Circular Economy: A New Era in the Polymer World

Circular Economy: A New Era in the Polymer World

Plastics are the products of human innovation, and they are stable, durable, lightweight, and most importantly, inexpensive. They are a type of polymer, composed of a chain of polymers. The life we currently live is not possible without these amazing polymers. Unfortunately, our appetite for plastic shows no sign of back-pedal. Plastic pollution has become a global concern, as our planet is drowning in plastic microplastic litter. In developed countries like the EU, it is reported that in 2018, over 80% of virgin plastic was produced and accumulated in landfills and the natural environment. This paved the way to take up actions in reducing plastic waste in the EU. The European Commission published the European Strategy for Plastics in a Circular Economy (2018), which aims to protect the environment, reduce the pollution caused by plastics and transform the design, production, consumption, and recycling of plastics in Europe.

Chemical recycling is used for processing wastes, including concrete and biomass. The technologies of chemical recycling have attracted industrial sectors and scientists. Firstly, because of the rapid increase in waste generation and environmental pollution, and secondly, due to the exhaustion of natural resources that dramatically affect the future of humankind. Hence, to tackle this challenge, a “Circular Economy” was developed, which follows a ‘closed-loop’ system to reduce consumption of natural resources and safe and continuous use of materials and products with less waste.

In March 2020, the European Commission launched the Circular Economic Action Plan (CEAP) to help accelerate the transformational change required by the European Green Deal. The plan offers several interrelated initiatives to establish a coherent and robust product policy framework that will help sustainable products, services, and business models to become the norm and transform the current consumption patterns so that no waste is produced in the first place. The proposed measures for plastics in the CEAP mainly cover waste reduction and uptake of recycled waste, focusing on the most significant streams of plastic waste – packaging, construction materials, and end-of-life vehicles. The objectives and targets relevant to the recycling of plastic waste were provided in several EU policy documents: the Waste Framework Directive (WFD) 2008/98/EC, Packaging and Packaging Waste Directive 94/62/EC (PPWD), and End-of-Life Vehicle Directive 2000/53/EC (ELVD).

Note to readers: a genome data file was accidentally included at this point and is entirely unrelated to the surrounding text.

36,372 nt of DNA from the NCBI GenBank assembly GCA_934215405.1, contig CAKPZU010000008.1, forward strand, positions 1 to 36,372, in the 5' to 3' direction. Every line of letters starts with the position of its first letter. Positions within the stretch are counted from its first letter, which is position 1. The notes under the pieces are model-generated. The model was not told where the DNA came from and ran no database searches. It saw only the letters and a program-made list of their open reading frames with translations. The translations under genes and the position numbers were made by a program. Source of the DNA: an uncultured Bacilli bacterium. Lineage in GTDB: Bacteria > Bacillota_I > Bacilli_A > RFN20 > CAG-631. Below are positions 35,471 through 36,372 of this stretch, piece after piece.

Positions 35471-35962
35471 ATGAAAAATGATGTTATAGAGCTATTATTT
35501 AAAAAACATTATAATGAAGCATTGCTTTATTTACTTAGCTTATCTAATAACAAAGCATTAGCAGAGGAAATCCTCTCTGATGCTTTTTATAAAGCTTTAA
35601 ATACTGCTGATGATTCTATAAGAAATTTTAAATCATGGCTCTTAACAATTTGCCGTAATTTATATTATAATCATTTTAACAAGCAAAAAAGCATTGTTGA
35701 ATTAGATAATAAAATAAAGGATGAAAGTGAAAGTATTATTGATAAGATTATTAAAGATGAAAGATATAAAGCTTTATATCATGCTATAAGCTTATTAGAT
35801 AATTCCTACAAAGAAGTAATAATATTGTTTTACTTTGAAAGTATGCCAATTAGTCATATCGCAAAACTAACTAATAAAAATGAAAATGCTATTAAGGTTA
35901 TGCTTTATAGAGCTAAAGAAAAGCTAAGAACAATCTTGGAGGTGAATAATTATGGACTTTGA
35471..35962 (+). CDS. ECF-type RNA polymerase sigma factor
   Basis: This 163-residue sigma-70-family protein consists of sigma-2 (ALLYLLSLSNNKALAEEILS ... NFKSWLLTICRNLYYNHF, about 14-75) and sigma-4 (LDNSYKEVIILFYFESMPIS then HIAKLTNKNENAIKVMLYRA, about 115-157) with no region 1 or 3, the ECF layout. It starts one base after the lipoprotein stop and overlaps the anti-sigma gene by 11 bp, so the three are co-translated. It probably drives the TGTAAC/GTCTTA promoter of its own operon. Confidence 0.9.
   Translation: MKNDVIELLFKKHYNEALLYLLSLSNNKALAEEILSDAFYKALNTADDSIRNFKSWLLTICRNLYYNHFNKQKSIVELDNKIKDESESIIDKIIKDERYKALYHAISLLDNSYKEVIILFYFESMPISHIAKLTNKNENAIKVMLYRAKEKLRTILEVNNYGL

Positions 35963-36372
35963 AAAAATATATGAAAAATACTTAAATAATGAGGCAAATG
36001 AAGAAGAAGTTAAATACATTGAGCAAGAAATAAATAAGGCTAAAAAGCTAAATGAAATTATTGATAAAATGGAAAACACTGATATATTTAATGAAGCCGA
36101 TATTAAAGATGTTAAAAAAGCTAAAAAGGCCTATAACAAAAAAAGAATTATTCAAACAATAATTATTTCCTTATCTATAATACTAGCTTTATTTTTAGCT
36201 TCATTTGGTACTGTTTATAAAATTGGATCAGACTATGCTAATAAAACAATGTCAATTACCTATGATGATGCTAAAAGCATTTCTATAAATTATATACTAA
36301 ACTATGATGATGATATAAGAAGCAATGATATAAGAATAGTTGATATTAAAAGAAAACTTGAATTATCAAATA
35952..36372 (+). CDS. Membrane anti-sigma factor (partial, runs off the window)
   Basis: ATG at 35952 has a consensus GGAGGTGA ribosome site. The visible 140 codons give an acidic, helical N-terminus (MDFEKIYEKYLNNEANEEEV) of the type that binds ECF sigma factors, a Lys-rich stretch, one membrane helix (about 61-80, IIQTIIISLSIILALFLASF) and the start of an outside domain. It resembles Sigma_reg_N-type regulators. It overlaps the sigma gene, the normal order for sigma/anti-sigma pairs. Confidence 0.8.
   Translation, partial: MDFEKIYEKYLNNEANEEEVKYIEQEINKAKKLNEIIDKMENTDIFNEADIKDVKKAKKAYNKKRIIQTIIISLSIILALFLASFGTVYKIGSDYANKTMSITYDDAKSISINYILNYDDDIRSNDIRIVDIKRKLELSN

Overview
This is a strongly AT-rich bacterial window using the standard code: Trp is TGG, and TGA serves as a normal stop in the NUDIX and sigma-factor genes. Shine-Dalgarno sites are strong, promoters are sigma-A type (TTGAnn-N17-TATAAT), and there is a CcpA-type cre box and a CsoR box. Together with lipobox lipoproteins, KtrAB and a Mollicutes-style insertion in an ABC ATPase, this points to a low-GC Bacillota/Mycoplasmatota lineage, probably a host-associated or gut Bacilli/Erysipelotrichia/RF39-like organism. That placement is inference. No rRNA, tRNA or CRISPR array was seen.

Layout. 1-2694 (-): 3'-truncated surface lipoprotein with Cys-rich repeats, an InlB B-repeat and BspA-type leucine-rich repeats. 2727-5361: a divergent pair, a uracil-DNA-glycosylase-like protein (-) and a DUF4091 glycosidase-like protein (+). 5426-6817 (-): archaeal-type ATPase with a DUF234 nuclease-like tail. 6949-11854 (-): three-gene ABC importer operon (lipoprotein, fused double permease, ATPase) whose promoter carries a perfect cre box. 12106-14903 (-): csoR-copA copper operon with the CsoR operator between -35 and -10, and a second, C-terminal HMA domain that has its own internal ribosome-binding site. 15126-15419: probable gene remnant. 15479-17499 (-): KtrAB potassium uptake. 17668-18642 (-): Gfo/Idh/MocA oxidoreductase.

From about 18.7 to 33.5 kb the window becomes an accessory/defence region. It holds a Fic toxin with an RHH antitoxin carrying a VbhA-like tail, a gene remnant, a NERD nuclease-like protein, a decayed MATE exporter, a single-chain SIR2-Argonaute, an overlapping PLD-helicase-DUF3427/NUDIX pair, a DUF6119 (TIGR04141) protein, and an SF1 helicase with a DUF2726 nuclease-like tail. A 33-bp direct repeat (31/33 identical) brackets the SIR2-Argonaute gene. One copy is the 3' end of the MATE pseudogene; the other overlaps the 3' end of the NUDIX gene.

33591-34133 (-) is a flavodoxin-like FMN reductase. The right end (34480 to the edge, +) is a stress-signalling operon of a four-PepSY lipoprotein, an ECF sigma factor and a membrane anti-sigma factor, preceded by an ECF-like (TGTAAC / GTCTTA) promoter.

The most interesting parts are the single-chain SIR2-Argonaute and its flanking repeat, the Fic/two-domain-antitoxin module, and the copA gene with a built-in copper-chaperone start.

A survey related to post-consumer plastic waste revealed that around 61% of the waste is attributed to packaging. Choosing a type of chemical recycling mainly depends on the output of the plastic. i.e., Plastic-to-Plastic (P2P) and Plastic-to-Fuel (P2F). The main contribution to the circular economy is P2P chemical recycling products. P2F products are much less desirable as they do not result in recyclable resources. In the EU, waste recycling is subject to various regulations. In turn, the role of recycling is two-fold: it is a means for achieving both the circular economy goals and efficient waste management. Historically, the EU policies on waste and chemicals management did not contain the circular economy dimension and were mainly oriented towards creating a non-toxic environment and efficient waste management.

The European Commission (EC) recognized the need to consolidate the circular economy and waste management objectives and develop effective means for their implementation in communication on the circular economy package options to address the interface between chemical, product, and waste legislation.

The EU’s strategy for plastic takes us one step closer to sustainably tackling the global plastics crisis. With this sustainable approach, the EU aims to achieve the recyclable target of 50% by 2025 and 55% by 2030.

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